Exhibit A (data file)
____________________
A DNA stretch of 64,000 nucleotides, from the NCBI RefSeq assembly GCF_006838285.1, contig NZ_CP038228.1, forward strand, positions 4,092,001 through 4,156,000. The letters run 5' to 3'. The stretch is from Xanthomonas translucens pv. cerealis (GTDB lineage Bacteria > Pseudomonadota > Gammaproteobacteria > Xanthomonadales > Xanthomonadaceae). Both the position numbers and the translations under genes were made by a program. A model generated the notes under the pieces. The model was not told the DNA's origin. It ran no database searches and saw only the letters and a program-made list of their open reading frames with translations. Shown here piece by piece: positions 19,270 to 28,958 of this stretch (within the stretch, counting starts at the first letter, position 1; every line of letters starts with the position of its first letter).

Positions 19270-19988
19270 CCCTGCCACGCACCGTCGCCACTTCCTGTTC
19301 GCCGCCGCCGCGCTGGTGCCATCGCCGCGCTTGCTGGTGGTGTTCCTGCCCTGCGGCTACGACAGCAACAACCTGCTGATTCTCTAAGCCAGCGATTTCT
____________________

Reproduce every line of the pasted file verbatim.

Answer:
A DNA stretch of 64,000 nucleotides, from the NCBI RefSeq assembly GCF_006838285.1, contig NZ_CP038228.1, forward strand, positions 4,092,001 through 4,156,000. The letters run 5' to 3'. The stretch is from Xanthomonas translucens pv. cerealis (GTDB lineage Bacteria > Pseudomonadota > Gammaproteobacteria > Xanthomonadales > Xanthomonadaceae). Both the position numbers and the translations under genes were made by a program. A model generated the notes under the pieces. The model was not told the DNA's origin. It ran no database searches and saw only the letters and a program-made list of their open reading frames with translations. Shown here piece by piece: positions 19,270 to 28,958 of this stretch (within the stretch, counting starts at the first letter, position 1; every line of letters starts with the position of its first letter).

Positions 19270-19988
19270 CCCTGCCACGCACCGTCGCCACTTCCTGTTC
19301 GCCGCCGCCGCGCTGGTGCCATCGCCGCGCTTGCTGGTGGTGTTCCTGCCCTGCGGCTACGACAGCAACAACCTGCTGATTCTCTAAGCCAGCGATTTCT